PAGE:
I was poking around the CIA World Factbook (doesn’t everyone?) and came across an interesting page that listed "miscellaneous geographic information of significance not included elsewhere." That’s wonderful, I thought, a page of international odds-and-ends that didn’t fit within the book’s prescribed format. I live for moments like that.
It listed little tidbits on just about every nation around the globe. My mind wandered over to the entry for Djibouti:
strategic location near world’s busiest shipping lanes and close to Arabian oilfields; terminus of rail traffic into Ethiopia; mostly wasteland; Lac Assal (Lake Assal) is the lowest point in Africa and the saltiest lake in the world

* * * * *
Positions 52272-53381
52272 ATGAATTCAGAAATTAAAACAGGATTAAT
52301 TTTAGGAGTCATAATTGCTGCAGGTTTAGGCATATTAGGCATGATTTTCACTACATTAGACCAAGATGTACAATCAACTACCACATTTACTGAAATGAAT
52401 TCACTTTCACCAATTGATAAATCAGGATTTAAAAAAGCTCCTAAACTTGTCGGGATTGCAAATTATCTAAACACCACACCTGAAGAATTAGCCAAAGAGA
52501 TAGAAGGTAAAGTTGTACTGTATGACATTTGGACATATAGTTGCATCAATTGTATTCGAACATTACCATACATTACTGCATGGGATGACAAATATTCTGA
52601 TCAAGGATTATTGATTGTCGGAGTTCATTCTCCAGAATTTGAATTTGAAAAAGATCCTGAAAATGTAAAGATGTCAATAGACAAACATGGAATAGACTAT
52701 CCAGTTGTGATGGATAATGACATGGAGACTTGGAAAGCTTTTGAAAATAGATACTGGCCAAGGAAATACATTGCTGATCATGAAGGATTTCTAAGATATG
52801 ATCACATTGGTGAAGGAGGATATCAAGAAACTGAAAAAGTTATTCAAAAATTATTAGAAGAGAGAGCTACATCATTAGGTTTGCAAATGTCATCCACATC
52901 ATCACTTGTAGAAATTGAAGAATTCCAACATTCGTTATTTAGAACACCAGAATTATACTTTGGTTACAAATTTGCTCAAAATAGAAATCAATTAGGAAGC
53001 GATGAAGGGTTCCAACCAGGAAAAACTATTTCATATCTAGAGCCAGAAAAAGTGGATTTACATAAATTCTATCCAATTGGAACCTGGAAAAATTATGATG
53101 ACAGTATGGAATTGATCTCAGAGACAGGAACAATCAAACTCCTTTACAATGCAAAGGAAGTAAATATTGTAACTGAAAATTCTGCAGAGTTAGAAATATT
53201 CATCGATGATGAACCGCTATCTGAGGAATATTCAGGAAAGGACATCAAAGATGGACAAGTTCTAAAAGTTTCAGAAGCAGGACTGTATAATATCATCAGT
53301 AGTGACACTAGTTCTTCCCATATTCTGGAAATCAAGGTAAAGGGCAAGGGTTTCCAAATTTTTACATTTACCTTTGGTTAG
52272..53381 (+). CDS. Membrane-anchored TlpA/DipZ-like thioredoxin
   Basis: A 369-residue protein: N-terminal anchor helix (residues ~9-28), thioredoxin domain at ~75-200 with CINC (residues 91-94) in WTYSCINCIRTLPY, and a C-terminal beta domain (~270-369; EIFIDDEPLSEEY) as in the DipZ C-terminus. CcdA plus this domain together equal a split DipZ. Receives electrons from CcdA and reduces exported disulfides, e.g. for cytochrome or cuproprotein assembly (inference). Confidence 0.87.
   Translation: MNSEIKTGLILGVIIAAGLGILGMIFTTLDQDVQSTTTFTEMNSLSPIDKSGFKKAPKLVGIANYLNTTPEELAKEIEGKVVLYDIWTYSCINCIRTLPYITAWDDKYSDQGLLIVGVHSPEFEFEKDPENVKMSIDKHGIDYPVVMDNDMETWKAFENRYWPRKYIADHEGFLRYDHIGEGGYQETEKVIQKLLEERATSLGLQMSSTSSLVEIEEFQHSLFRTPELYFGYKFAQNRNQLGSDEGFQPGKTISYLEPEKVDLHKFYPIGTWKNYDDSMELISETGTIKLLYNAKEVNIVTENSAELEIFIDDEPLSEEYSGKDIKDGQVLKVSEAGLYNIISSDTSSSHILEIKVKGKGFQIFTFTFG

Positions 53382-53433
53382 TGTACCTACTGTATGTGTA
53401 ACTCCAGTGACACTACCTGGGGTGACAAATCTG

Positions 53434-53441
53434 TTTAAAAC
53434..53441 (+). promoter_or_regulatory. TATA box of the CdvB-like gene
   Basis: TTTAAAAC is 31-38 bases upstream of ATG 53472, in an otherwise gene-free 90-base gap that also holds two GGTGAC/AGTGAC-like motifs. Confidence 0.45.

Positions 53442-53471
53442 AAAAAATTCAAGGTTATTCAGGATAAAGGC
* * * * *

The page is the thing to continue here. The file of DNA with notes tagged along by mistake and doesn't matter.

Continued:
That’s a lot of miscellany for such a tiny nation, a place slightly smaller than the U.S. state of Massachusetts and populated by fewer than a million residents. I was fascinated by the thought of Lac Assal although seeing a nation described as "mostly wasteland" amused me as well. I’m sure the residents wouldn’t endorse that characterization.
Sources agree that Lac Assal is the lowest point of elevation in Africa. However, there’s a variation in its recorded altitude which seems to center at about -155 metres (-509 feet) give or take a few metres. Assal is a crater lake on the end of a rift valley formed along a geologic fault. The plates split apart, a volcano created a crater, and a depression formed well below sea level. Any water that finds its way into the valley and the crater has no way to escape. Lac Assal doesn’t have an outlet to the sea.